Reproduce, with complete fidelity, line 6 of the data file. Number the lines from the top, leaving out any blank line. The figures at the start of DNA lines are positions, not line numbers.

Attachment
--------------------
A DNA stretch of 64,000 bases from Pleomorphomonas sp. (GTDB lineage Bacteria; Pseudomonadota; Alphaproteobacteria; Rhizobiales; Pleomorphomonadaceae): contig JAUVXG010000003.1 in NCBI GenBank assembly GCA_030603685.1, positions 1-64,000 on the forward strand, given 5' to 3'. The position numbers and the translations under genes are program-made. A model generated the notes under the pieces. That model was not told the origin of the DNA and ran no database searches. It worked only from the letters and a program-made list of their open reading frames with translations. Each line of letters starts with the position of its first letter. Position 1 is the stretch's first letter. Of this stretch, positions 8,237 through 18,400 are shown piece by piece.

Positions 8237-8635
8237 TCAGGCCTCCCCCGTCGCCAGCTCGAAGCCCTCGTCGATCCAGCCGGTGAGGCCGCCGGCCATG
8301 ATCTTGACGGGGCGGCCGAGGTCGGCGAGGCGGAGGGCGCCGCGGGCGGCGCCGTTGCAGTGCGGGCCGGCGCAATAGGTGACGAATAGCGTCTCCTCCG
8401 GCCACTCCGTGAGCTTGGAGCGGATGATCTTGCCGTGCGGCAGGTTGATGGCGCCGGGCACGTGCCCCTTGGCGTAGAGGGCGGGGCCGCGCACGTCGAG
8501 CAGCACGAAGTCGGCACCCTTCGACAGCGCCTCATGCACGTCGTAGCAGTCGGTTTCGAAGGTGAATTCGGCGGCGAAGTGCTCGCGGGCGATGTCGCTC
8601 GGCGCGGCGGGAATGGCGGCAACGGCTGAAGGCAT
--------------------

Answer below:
8501 CAGCACGAAGTCGGCACCCTTCGACAGCGCCTCATGCACGTCGTAGCAGTCGGTTTCGAAGGTGAATTCGGCGGCGAAGTGCTCGCGGGCGATGTCGCTC